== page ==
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Validation of computerized diagnostic information in a clinical database from a national equine clinic network.

Penell, JC, Bonnett, BN, Pringle, J and Egenvall, A (2009) Validation of computerized diagnostic information in a clinical database from a national equine clinic network. Acta Vet Scand, 51.

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Abstract

BACKGROUND: Computerized diagnostic information offers potential for epidemiological research; however data accuracy must be addressed. The principal aim of this study was to evaluate the completeness and correctness of diagnostic information in a computerized equine clinical database compared to corresponding hand written veterinary clinical records, used as gold standard, and to assess factors related to correctness. Further, the aim was to investigate completeness (epidemiologic sensitivity), correctness (positive predictive value), specificity and prevalence for diagnoses for four body systems and correctness for affected limb information for four joint diseases. METHODS: A random sample of 450 visits over the year 2002 (nvisits=49,591) was taken from 18 nation wide clinics headed under one company. Computerized information for the visits selected and copies of the corresponding veterinary clinical records were retrieved. Completeness and correctness were determined using semi-subjective criteria. Logistic regression was used to examine factors associated with correctness for diagnosis. RESULTS: Three hundred and ninety six visits had veterinary clinical notes that were retrievable. The overall completeness and correctness were 91% and 92%, respectively; both values considered high. Descriptive analyses showed significantly higher degree of correctness for first visits compared to follow up visits and for cases with a diagnostic code recorded in the veterinary records compared to those with no code noted. The correctness was similar regardless of usage category (leisure/sport horse, racing trotter and racing thoroughbred) or gender.For the four body systems selected (joints, skin and hooves, respiratory, skeletal) the completeness varied between 71% (respiration) and 91% (joints) and the correctness ranged from 87% (skin and hooves) to 96% (respiration), whereas the specificity was >95% for all systems. Logistic regression showed that correctness was associated with type of visit, whether an explicit diagnostic code was present in the veterinary clinical record, and body system. Correctness for information on affected limb was 95% and varied with joint. CONCLUSION: Based on the overall high level of correctness and completeness the database was considered useful for research purposes. For the body systems investigated the highest level of completeness and correctness was seen for joints and respiration, respectively.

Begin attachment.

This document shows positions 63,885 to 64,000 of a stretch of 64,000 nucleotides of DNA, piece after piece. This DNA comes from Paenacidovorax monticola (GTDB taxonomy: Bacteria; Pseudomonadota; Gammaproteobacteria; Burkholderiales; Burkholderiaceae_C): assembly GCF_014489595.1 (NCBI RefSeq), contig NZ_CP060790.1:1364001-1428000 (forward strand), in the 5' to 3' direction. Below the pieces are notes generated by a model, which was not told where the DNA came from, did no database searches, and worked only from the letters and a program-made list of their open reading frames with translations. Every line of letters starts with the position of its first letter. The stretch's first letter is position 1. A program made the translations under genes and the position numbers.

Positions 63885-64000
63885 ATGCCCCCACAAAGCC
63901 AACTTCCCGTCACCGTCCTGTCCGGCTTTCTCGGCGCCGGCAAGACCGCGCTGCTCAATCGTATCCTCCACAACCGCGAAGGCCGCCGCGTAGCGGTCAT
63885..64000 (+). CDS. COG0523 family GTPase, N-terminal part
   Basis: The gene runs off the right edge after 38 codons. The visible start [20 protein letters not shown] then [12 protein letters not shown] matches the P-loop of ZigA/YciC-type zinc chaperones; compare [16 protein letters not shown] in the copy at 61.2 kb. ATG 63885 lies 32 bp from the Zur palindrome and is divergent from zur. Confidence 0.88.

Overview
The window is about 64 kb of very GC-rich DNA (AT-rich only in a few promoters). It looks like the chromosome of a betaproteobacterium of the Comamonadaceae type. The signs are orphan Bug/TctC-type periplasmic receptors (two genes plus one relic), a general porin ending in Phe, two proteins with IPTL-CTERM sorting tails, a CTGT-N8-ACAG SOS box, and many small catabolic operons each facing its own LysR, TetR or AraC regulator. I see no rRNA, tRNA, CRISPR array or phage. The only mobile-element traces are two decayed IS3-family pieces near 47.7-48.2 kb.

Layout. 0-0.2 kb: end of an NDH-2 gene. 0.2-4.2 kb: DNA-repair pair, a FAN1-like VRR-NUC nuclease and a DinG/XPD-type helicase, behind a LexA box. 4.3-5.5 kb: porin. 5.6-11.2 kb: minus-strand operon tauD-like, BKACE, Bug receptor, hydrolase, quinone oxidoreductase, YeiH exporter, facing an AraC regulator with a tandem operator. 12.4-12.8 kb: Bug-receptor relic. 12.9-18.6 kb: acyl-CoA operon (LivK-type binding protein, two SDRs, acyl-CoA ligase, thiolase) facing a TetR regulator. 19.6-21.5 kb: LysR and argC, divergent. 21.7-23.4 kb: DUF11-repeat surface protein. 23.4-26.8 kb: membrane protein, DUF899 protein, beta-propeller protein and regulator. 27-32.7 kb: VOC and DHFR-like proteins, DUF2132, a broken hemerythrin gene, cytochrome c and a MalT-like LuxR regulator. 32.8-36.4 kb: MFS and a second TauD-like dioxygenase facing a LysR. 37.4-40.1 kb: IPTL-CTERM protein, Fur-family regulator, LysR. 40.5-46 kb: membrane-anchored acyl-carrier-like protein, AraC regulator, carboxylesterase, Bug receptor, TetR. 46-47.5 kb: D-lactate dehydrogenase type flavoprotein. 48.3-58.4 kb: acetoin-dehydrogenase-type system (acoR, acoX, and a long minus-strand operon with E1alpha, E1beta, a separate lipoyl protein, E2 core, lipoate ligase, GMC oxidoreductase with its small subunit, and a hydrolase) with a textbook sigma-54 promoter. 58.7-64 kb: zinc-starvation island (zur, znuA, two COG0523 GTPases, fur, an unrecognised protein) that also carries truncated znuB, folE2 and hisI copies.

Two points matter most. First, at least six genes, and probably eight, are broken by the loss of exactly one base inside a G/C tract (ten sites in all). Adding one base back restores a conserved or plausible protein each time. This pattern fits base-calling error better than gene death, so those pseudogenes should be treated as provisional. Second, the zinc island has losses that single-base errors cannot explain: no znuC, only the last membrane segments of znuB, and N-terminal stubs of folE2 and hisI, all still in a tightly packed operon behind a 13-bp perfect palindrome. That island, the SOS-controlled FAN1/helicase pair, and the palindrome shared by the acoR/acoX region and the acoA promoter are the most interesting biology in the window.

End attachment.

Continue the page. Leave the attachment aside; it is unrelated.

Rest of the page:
Item Type: Article
Authors :
NameEmailORCID
Penell, JCj.penell@surrey.ac.ukUNSPECIFIED
Bonnett, BNUNSPECIFIEDUNSPECIFIED
Pringle, JUNSPECIFIEDUNSPECIFIED
Egenvall, AUNSPECIFIEDUNSPECIFIED
Date : 2009
Identification Number : https://doi.org/10.1186/1751-0147-51-50
Uncontrolled Keywords : Animals, Databases, Factual, Diagnosis, Computer-Assisted, Female, Horse Diseases, Horses, Logistic Models, Male, Reproducibility of Results, Sensitivity and Specificity, Sweden
Related URLs :
Depositing User : Symplectic Elements
Date Deposited : 17 May 2017 10:19
Last Modified : 17 May 2017 10:19
URI: http://epubs.surrey.ac.uk/id/eprint/827288

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